Which Internet Connection Type is Best for You?


The digital world is a tricky one to start with and when you add to it the decision of choosing an internet connection that suits you best, things can quickly get overwhelming for the weak at heart. However, it’s not too bad once you understand how things work. If you’ve been wondering which type of internet connection is best for you, or what exactly is the difference between the different types available out there? Fret no more because you’ve come to the right place. Today we’ll discuss everything about internet connections and how to figure out the best one for yourself.

Basic Terms to Understand Internet Connections

First, let’s clarify a few basic terms that are commonly used in the world of internet connections.

Source: Ukraine open for business
  • Internet Service Provider (ISP):

ISPs are companies that provide you access to internet connections for your home as well as business. These can be both wired as well as wireless connections, depending on the ISP. For example, CenturyLink is a DSL provider whereas Optimum provides cable internet and HughesNet is famous for satellite internet. We’ll discuss the difference in a bit.

  • Broadband:

This is a general term used for all high-speed internet connections that can provide speeds higher than 4 Mbps. So, except for the age-old dial-up connection we used back in the early days of the internet, every other connection is known as broadband.

  • Bandwidth:

This is the theoretically maximum download speed advertised by your ISP. Essentially, this is the maximum speed at which data can be transferred between your computer and a distant device.

  • Throughput:

This, on the other hand, is the actual download speed that you will receive in the real-world, and is usually lower than the bandwidth. Even though these terms are used interchangeably, you can see they are quite different.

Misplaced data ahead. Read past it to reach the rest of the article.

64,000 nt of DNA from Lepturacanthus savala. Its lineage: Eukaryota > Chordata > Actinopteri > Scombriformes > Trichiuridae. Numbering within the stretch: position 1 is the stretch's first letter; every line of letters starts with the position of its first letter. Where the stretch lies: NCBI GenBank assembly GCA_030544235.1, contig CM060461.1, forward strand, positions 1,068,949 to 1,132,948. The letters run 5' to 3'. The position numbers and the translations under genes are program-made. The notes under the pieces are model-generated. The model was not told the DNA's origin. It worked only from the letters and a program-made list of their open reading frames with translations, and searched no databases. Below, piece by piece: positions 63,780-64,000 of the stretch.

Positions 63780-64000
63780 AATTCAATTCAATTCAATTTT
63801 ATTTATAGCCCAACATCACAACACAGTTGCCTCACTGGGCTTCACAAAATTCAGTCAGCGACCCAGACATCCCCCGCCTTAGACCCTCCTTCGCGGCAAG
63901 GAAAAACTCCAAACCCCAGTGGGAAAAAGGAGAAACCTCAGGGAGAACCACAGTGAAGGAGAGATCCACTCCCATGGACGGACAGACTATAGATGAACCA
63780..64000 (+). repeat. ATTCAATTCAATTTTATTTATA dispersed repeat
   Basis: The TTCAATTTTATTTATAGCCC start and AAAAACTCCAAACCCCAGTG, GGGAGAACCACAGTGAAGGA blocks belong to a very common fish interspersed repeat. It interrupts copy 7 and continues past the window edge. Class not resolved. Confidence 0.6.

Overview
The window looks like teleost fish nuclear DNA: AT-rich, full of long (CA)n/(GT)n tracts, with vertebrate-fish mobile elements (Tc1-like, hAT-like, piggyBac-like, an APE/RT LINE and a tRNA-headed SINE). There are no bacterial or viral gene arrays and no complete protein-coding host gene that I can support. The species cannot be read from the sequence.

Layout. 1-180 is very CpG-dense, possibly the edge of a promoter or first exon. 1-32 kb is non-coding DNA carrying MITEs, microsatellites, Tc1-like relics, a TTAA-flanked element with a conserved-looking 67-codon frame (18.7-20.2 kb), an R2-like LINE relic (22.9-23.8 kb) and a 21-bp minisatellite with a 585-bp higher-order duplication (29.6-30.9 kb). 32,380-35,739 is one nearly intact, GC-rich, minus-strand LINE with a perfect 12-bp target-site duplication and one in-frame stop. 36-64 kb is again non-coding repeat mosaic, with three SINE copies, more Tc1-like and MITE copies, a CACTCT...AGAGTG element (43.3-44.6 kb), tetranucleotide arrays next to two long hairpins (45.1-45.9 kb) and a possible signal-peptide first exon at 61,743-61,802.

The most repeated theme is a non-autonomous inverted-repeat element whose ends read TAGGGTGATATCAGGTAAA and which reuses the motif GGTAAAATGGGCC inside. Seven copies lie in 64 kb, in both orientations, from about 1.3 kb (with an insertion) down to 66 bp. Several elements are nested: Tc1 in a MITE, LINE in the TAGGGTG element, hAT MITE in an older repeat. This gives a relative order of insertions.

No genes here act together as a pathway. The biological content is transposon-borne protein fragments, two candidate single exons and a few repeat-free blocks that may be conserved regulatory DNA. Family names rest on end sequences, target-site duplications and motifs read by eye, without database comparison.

• Uptime:

The entire time an internet connection is fully functional and usable is called the uptime.

  • Downtime:

Likewise, all the time that an internet connection is having problems and outages is known as the downtime.

  • Latency/ Ping:

This is the time it takes data to travel between a server and your device and is measured in milliseconds. A general rule of thumb is that the lower the latency the better. This plays a key role for online gamers.

  • IP Address:

Your home or business addresses are unique, thus, help in locating you. Likewise, an IP address is the unique address of your device that’s connected to the internet. This helps in locating you in the vast world of the internet.

Types of Internet Connections Available

There are four types of broadband internet connections that are available in the U.S. Let me explain each briefly for your understanding.

Source: HighSpeedInternet.com
  • Digital Subscriber Line (DSL):

DSL was the first-ever broadband connection to be widely available after the age of dial-up. DSL is delivered through the same copper lines used for telephone connections but does not interfere in your telephone usage like the dial-up connection used to. A DSL modem is used to access the internet connection at your location and can further be connected to your devices through wires or a wireless router. Speeds lower as the distance from the telephone exchange to your location increases. The closer you are, the better.

  • Cable: